As a child Amy Tan believed her life was duller than most. She read to escape. Her parents wanted her to be a doctor and a concert pianist. She secretly dreamed of becoming an artist. She began writing fiction when she was 33. Her first short story was published when she was 34, and three years later, she published her first book, a collection of short stories called The Joy Luck Club, which the critics reviewed as a novel.
Amy was born in the United States a few years after her parents immigrated from China. Her father, John, was an electrical engineer and also a Baptist minister. Her mother, Daisy, had left behind a secret past, including three daughters in China and the ghost of her mother, who had killed herself when Daisy was nine. The Tan family belonged to a small social group called The Joy Luck Club, whose families enacted the immigrant version of the American Dream. Nearly every year, the Tan family moved, from one mixed neighborhood in Oakland after another and eventually to a series of nearly all-white suburbs in the Bay Area. By the time Amy was fifteen, her father and older brother had died of brain tumors, and at seventeen, Amy had graduated from a private high school in Switzerland.
In 1985, while working as a freelance business writer for telecommunications companies, she attended a fiction workshop at the Squaw Valley Community of Writers. There she met writer Molly Giles, who gave her advice on a flawed short story with too many inconsistent voices and too many beginnings of stories. Giles' suggestions guided Amy to write the multiple stories that would become The Joy Luck Club, published in 1989. Today Molly Giles is her editor. Amy's other novels are The Kitchen God's Wife, The Hundred Secret Senses, The Bonesetter's Daughter, and Saving Fish from Drowning, all New York Times bestsellers and the recipient of various awards. She is also the author of a memoir, The Opposite of Fate, two children's books, The Moon Lady and Sagwa, The Chinese Siamese Cat, as well as numerous articles for magazines, such as The New Yorker, Harper's Bazaar, and National Geographic. Her work has been translated into thirty-five languages, from Spanish, French, and Finnish to Chinese, Arabic, and Hebrew.
Amy served as co-producer and co-screenwriter with Ron Bass for the film adaptation of The Joy Luck Club, directed by Wayne Wang. The screenplay was nominated for best adaptation by the British Film Academy and the Writers Guild. She was the Creative Consultant for Sagwa, the Emmy-nominated television series for children, which has aired worldwide, including in the UK, Latin America, Hong Kong, China, Taiwan, and Singapore. Her story in The New Yorker, "Immortal Heart," was performed on stages throughout the United States and in France. Her essays and stories are found in hundreds of anthologies and textbooks, and they are assigned as "required reading" in many high schools and universities. The National Endowment for the Arts chose The Joy Luck Club for its 2007 "Big Read" program. She has lectured internationally at universities, including Stanford, Oxford, Jagellonium, Beijing, and Georgetown both in Washington, D.C., and Doha, Qatar.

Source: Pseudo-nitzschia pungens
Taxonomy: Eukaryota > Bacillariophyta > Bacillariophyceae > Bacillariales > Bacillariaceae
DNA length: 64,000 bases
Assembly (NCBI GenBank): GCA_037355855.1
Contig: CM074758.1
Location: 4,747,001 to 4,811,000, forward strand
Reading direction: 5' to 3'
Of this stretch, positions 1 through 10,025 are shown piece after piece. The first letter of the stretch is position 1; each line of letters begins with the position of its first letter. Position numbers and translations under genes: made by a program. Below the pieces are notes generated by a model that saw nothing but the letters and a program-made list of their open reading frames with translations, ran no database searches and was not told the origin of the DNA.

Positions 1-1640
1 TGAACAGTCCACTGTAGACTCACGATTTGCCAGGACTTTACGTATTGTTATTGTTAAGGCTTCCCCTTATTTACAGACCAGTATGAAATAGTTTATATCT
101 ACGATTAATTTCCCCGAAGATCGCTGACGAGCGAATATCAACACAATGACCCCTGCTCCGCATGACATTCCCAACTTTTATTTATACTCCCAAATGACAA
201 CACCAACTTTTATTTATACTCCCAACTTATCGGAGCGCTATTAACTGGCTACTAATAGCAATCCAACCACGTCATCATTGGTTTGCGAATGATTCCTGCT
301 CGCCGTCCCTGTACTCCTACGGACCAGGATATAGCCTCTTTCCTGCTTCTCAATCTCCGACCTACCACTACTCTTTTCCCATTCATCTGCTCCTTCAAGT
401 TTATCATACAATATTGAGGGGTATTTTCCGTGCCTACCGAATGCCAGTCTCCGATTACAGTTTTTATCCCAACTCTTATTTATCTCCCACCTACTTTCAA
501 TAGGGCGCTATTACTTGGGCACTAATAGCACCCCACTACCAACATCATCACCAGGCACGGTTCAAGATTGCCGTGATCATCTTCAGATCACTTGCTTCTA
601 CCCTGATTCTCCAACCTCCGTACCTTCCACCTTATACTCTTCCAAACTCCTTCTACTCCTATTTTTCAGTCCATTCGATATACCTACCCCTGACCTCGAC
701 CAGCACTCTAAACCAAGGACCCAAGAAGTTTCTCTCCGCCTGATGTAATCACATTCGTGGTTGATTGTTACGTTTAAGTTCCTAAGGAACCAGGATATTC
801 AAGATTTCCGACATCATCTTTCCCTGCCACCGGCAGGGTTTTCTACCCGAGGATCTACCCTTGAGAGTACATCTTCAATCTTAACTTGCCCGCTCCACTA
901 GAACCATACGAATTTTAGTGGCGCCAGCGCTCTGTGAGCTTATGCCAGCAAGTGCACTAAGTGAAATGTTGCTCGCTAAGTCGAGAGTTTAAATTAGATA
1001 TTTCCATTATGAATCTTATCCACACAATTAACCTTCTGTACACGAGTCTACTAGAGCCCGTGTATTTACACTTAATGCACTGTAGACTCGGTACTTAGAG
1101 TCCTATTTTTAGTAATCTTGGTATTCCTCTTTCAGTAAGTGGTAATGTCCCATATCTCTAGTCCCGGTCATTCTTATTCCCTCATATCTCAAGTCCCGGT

Amy's fifteen years of classical piano came in handy when she wrote the libretto for the opera The Bonesetter's Daughter, composed by Stewart Wallace, which will have its world premiere in September 2008 with the San Francisco Opera. Ms Tan's other musical work for the stage is limited to serving as lead rhythm dominatrix, backup singer, and second tambourine with the literary garage band, the Rock Bottom Remainders, whose members include Kathi Kamen Goldmark, Stephen King, Dave Barry, Matt Groening, and Scott Turow. In spite of their dubious talent, their yearly gigs have managed to raise nearly two million dollars for literacy programs.
She has been married for a million years to Lou DeMattei, a retired tax attorney who serves as a full-time board member for Half the Sky, which creates caregiving and developmental programs for orphanages in China. They are devoted parents to a two-pound Yorkie named Lilli.
The Holy Ghost of my father and the Chinese ghosts of my mother.
The American Dream and the Chinese family's interpretation of that.
Free books from the library every week and reading books that appeared on the banned book lists.
Writing secret letters to my friends about running away to Haight-Ashbury and writing thank you letters as my mother dictated them to me in bad English.
The early deaths of my older brother and father and my mother's belief that I would die next.
An SAT score in the 400s for English and SAT score in the 700s in Spanish
Listening to my mother and her friends gossip in Chinese. Understanding Chinese but not being able to speak it.
Luck and an amazing amount of it.
Talks, lectures, appearances: Steven Barclay Agency
Literary rights: Sandra Dijkstra Literary Agency
Aladdin Picture Books
Dogs, Skiing, drawing, taking photos, molecular biology, animal behavior, symphony, opera, China, classical music, piano, travel to Asia, Paris
Self Help for the Elderly
Squaw Valley Community of Writers
San Francisco Symphony
San Francisco Opera
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